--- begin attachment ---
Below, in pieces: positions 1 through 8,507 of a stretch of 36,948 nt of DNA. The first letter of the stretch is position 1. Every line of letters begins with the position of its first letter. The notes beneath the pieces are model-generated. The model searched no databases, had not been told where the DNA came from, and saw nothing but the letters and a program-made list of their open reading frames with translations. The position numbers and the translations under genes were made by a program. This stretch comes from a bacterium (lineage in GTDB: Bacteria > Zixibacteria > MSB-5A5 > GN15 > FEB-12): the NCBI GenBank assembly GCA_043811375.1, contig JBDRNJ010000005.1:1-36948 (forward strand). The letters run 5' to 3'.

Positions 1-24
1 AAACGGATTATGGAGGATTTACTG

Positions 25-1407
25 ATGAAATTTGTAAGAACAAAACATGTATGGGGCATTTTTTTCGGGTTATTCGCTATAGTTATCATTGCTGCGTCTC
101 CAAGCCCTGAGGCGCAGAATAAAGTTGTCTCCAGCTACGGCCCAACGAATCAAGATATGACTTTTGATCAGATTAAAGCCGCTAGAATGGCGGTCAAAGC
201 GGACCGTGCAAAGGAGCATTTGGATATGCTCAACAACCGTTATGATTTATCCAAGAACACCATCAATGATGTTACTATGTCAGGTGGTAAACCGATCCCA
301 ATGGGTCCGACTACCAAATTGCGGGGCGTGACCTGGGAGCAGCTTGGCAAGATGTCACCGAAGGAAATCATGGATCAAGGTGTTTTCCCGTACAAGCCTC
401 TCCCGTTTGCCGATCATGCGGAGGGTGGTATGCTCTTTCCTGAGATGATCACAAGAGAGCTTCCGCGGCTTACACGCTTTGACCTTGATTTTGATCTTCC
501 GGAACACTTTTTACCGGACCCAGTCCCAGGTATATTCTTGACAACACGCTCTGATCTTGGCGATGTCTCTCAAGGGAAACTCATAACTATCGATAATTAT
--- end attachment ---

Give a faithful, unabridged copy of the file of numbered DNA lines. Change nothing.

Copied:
Below, in pieces: positions 1 through 8,507 of a stretch of 36,948 nt of DNA. The first letter of the stretch is position 1. Every line of letters begins with the position of its first letter. The notes beneath the pieces are model-generated. The model searched no databases, had not been told where the DNA came from, and saw nothing but the letters and a program-made list of their open reading frames with translations. The position numbers and the translations under genes were made by a program. This stretch comes from a bacterium (lineage in GTDB: Bacteria > Zixibacteria > MSB-5A5 > GN15 > FEB-12): the NCBI GenBank assembly GCA_043811375.1, contig JBDRNJ010000005.1:1-36948 (forward strand). The letters run 5' to 3'.

Positions 1-24
1 AAACGGATTATGGAGGATTTACTG

Positions 25-1407
25 ATGAAATTTGTAAGAACAAAACATGTATGGGGCATTTTTTTCGGGTTATTCGCTATAGTTATCATTGCTGCGTCTC
101 CAAGCCCTGAGGCGCAGAATAAAGTTGTCTCCAGCTACGGCCCAACGAATCAAGATATGACTTTTGATCAGATTAAAGCCGCTAGAATGGCGGTCAAAGC
201 GGACCGTGCAAAGGAGCATTTGGATATGCTCAACAACCGTTATGATTTATCCAAGAACACCATCAATGATGTTACTATGTCAGGTGGTAAACCGATCCCA
301 ATGGGTCCGACTACCAAATTGCGGGGCGTGACCTGGGAGCAGCTTGGCAAGATGTCACCGAAGGAAATCATGGATCAAGGTGTTTTCCCGTACAAGCCTC
401 TCCCGTTTGCCGATCATGCGGAGGGTGGTATGCTCTTTCCTGAGATGATCACAAGAGAGCTTCCGCGGCTTACACGCTTTGACCTTGATTTTGATCTTCC
501 GGAACACTTTTTACCGGACCCAGTCCCAGGTATATTCTTGACAACACGCTCTGATCTTGGCGATGTCTCTCAAGGGAAACTCATAACTATCGATAATTAT